I have had a miserable couple of days, here at the keyboard, working through the effects of the Great LII Outage of 2010. I spent a lot of time on repairs, and on measures that sharply decrease the chances of another. But this is the Internet, after all, and a highly complex system, and we know that sooner or later this will happen again. We had a good run. The last unintended outage we had was about six years ago. We experience slowdowns two to four times a year, usually the result of some perfect storm of network traffic that confuses our clustering software, or of a fault in the database back end. But nothing like this last one, ever, and I am hoping that a decade will pass before there is another. It went on for a little over 48 hours.
Like this one, the chances are that the next outage will be self-inflicted.
We brought this on ourselves. We assumed that there was such a thing as an innocent change in a heavily-used system as big and complicated as ours. There isn't, and we should have anticipated that. We should have had an easier way to back the changes out once they were in place. We should have been more methodical in our diagnosis. What followed was the predictable result of hubris, confusion, and a really bizarre technical problem... but it's not my point to talk about that here. We'll fix the technical stuff and put all kinds of traps and wires in place to prevent a recurrence, and we'll change our deployment procedures. Next time, we'll say more to our users about what happened, and we'll say it sooner.
[ Geek note: for those interested in root causes, it turns out that Perl doesn't deal with tail recursion very well, especially inside mod_perl, and that a 750 ms. change in the time it takes to generate a dynamic page can bring a site to its knees, even if it's running on a good-sized cluster. Also, if you change a lot of content, the reaction from crawlers is just indescribable. "Feeding frenzy" doesn't even come close.]
Again, the point of this post is not to review the usual lessons learned, but to point out some others. Mostly these are about people.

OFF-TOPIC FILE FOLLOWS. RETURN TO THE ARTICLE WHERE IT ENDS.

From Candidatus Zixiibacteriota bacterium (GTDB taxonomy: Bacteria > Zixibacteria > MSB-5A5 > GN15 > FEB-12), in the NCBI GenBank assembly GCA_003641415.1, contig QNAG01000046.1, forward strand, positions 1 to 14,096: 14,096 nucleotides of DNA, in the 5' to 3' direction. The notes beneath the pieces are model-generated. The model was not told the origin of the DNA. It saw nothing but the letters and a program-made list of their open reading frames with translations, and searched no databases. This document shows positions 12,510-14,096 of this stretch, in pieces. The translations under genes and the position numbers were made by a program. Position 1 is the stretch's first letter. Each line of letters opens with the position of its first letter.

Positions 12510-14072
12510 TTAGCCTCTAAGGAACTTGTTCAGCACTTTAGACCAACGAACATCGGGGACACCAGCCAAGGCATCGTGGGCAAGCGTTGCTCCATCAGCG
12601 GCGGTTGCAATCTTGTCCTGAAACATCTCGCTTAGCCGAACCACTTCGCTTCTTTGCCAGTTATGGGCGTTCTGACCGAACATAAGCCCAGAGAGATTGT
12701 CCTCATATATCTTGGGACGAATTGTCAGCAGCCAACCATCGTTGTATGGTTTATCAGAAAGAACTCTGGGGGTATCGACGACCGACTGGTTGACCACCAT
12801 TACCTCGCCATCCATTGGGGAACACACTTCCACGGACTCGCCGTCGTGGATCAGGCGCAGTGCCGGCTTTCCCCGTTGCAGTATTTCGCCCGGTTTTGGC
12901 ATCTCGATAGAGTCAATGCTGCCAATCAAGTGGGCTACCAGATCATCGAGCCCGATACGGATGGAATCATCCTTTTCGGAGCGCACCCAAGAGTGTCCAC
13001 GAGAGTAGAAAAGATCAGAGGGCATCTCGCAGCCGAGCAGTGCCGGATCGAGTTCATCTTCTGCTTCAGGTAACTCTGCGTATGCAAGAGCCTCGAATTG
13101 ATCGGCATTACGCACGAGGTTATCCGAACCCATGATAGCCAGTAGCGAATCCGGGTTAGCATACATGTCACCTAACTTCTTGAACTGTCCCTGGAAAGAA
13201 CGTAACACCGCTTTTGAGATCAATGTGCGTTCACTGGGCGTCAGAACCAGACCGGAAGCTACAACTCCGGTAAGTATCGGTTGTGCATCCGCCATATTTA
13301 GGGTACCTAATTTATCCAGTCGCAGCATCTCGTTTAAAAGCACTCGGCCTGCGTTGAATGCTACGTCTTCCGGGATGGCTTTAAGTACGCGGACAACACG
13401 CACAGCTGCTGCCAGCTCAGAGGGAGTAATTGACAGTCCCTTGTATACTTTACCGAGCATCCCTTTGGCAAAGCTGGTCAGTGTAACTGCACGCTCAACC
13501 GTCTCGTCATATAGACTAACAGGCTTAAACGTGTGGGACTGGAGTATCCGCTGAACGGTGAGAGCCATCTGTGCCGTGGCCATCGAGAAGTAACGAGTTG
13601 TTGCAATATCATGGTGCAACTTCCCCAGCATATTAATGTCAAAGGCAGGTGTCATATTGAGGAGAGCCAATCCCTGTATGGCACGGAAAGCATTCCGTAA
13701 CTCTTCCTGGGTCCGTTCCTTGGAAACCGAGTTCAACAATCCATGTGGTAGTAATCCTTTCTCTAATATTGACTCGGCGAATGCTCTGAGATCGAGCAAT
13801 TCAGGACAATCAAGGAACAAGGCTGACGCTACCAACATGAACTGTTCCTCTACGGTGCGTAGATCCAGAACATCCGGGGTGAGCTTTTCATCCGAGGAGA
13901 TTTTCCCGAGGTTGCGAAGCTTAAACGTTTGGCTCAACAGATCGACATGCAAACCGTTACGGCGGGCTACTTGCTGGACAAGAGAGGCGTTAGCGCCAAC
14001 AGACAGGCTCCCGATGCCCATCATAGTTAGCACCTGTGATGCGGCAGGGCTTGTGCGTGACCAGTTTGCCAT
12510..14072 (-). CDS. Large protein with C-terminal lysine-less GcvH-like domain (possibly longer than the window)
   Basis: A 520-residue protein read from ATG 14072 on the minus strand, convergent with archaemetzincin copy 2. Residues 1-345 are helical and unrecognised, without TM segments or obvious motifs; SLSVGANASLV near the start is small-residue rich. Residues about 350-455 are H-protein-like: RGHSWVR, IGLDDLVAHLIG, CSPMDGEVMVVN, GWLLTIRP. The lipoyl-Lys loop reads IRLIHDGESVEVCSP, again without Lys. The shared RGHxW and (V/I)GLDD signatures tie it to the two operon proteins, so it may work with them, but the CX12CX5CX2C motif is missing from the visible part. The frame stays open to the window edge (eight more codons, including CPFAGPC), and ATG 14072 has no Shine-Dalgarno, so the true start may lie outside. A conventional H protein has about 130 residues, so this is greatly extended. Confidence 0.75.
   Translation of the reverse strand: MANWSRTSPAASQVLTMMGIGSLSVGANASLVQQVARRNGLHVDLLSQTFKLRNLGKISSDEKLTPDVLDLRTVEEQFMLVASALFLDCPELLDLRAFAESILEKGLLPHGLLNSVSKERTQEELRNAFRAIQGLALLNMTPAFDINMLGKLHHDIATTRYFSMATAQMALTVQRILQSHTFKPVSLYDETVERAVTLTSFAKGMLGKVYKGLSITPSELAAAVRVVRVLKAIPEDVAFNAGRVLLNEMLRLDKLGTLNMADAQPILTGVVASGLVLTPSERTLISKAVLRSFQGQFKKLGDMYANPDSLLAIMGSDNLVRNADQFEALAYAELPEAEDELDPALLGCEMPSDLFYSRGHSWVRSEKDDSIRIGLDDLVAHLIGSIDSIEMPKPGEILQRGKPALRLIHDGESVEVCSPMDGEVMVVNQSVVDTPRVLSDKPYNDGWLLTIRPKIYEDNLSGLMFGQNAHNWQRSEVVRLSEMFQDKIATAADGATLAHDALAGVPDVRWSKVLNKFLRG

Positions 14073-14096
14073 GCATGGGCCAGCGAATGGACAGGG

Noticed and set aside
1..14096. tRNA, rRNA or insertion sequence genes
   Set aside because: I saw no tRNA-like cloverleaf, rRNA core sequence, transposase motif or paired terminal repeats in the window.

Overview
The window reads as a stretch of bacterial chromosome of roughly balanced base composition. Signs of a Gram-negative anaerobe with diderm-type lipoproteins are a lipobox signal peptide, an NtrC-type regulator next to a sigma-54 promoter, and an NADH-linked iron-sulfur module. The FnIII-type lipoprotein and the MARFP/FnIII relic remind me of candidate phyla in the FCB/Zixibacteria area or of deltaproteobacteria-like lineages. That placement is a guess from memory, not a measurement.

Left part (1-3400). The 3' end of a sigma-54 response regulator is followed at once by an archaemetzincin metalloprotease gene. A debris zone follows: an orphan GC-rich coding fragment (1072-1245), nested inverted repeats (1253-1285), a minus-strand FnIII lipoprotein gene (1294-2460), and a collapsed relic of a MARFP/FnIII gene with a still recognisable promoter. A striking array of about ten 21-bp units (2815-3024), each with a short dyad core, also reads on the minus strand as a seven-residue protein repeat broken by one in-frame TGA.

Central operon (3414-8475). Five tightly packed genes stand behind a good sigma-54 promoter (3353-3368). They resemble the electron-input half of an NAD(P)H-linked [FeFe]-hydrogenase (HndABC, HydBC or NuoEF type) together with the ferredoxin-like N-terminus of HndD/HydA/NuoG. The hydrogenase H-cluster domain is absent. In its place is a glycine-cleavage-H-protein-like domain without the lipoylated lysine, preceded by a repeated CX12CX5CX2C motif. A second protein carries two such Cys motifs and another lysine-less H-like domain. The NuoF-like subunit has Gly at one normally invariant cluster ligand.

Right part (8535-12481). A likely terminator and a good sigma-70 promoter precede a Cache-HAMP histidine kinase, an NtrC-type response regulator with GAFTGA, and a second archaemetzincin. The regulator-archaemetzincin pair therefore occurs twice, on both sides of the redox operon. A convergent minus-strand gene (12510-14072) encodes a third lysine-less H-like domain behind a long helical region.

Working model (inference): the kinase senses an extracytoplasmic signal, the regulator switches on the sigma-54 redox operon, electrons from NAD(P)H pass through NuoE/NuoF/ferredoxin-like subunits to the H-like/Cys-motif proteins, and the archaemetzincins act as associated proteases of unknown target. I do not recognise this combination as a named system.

We have a remarkably loyal and patient group of users. I talked to, or e-mailed with, a number of them over the last few days (yes, it's often me who answers the phone; we keep telling you guys that there are only five of us here, and that number does not include a receptionist. I still owe some e-mail responses, and will for a few days yet). All were courteous; all told us how much they depend on us; all wanted us back online five minutes ago. And this is probably a good time to thank all of you from firms and libraries who tweeted or wrote us to say that WEXIS is no better, at least in your institutions.
Many who called or wrote were worried that higher education budget cuts had put us off the air for good. Nope, not so. I have to say that the relief these people expressed (often with an explosive "oh thank God") was probably the brightest spot of the last few days; we felt really appreciated. We get core support -- about two-thirds of our budget last year, hopefully less this year -- from the Cornell Law School. While we are hardly central to their mission of providing legal education, they have been, and continue to be, generous in their support. We are working to reduce our dependency on the School, but it will be a few years before we are fully self-sustaining.
But I think the most interesting contact came from someone in the far reaches of a large organization (I won't say where in order to protect the innocent, and some of the guilty, too -- we'll call him Fred). Fred was very worried about the outage, because some months ago he had recommended that we be made the standard go-to source for US statutes within his extended workgroup. Apparently Fred has taken a good bit of flak for that decision. The critics are, he says, much more vocal at the times of year when we run fundraising notices.